Excerpt from Introduction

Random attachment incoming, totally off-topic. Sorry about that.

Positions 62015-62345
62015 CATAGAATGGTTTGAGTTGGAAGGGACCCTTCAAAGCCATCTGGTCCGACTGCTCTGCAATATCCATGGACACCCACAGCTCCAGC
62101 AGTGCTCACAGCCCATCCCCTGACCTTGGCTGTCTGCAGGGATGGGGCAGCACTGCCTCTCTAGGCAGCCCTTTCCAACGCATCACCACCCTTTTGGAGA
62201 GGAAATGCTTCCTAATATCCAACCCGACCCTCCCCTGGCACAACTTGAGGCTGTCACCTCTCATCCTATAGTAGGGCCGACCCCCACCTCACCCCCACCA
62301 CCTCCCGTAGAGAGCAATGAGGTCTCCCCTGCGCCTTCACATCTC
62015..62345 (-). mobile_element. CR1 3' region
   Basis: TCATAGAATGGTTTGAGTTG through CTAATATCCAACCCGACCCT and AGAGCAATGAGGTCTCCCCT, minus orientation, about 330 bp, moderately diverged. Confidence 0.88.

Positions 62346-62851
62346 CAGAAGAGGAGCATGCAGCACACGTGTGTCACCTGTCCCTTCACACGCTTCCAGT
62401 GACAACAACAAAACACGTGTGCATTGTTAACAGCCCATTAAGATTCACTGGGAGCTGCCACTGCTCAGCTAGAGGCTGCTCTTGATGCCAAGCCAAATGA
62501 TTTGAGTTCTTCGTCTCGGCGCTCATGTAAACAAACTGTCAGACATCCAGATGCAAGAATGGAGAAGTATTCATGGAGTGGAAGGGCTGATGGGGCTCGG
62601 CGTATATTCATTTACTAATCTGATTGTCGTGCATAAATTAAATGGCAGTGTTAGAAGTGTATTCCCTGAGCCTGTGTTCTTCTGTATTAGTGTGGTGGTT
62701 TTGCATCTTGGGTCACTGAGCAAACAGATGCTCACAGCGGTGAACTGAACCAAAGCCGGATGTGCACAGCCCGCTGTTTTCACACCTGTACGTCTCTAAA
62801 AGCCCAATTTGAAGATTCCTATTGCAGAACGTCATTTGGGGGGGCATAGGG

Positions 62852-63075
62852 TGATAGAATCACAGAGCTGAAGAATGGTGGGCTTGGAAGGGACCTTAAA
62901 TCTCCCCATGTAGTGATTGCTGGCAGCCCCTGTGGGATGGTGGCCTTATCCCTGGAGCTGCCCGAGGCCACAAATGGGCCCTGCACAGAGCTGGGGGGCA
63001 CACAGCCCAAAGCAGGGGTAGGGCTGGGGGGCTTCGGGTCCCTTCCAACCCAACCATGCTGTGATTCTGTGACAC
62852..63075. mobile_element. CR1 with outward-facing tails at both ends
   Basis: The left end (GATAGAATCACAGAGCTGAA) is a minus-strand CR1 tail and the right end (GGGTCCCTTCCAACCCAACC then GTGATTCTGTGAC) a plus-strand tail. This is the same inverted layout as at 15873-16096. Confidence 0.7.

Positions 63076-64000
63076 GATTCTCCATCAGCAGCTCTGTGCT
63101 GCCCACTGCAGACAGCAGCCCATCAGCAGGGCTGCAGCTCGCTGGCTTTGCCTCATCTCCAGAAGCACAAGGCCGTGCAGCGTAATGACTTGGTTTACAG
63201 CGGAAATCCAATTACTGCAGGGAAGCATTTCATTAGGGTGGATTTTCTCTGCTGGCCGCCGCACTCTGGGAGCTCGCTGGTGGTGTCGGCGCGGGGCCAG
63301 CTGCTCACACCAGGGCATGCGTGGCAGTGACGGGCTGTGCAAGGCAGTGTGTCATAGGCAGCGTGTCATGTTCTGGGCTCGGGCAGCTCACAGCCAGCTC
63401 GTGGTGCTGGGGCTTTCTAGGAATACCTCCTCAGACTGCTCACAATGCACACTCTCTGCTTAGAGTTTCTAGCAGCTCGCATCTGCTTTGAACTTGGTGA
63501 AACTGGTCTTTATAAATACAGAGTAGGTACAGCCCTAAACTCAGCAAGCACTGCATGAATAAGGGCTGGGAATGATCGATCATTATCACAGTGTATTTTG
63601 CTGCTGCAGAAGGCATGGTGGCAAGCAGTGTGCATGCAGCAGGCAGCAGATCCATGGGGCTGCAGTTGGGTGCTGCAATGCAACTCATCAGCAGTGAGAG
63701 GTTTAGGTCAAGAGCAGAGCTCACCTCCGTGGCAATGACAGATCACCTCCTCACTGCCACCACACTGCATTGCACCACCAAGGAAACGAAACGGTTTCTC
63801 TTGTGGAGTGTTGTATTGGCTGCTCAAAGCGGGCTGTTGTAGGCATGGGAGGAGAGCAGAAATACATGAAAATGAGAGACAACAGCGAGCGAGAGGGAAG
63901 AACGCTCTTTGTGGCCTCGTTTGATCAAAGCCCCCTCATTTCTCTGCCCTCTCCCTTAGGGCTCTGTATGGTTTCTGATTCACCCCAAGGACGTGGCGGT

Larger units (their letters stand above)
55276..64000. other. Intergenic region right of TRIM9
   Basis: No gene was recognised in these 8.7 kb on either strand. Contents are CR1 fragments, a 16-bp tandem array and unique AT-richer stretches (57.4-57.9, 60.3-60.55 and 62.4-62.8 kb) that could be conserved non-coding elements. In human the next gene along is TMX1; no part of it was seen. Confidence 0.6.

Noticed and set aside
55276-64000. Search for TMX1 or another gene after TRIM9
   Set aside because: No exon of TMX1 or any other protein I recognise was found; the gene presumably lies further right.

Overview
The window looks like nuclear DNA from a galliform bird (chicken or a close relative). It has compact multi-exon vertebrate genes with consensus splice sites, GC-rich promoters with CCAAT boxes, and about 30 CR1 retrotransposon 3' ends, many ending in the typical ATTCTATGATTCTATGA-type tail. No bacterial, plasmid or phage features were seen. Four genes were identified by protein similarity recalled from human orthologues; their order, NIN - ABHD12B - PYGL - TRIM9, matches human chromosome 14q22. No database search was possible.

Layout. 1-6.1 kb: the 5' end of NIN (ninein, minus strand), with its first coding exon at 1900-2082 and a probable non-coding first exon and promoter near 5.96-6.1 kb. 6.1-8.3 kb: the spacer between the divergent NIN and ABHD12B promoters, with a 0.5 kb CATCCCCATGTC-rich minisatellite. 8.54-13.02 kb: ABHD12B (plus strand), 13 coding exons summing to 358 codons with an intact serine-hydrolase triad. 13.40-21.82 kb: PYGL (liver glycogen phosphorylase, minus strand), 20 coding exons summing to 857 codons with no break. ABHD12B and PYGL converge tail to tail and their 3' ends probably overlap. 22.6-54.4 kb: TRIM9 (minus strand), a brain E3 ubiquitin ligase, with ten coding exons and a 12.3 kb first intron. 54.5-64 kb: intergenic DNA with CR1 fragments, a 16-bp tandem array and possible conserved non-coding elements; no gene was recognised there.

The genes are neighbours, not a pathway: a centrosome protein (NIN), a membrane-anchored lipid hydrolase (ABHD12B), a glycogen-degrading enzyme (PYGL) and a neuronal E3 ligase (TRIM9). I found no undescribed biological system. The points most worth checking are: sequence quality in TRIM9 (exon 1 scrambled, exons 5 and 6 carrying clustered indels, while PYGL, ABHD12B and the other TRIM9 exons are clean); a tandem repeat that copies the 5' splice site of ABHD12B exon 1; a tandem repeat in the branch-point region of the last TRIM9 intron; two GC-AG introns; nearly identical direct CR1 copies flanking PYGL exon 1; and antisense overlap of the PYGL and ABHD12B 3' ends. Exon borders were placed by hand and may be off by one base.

Maryland and the District of Columbia have abundant and economically important surface-water resources. Annual precipitation in these two areas is about 42 inches (U.S. Geological Survey, 1990, p. 291). In addition, an average of 30,000 million gallons per day enters the streams of Maryland and the District of Columbia from adjacent States. In 1985, surface-water withdrawals supplied public water-supply needs for 68 percent of the population of Maryland and 100 percent of the population of the District of Columbia (U.S. Geological Survey, 1990, p. 291). In addition to public supply, the streams and estuaries in the area also provide transportation, recreation, and scenic beauty. Water-Quality in most of the 93,000 miles of streams has been described as "good and stable," although problems exist locally (Maryland Department of the Environment, 1988, p. 5).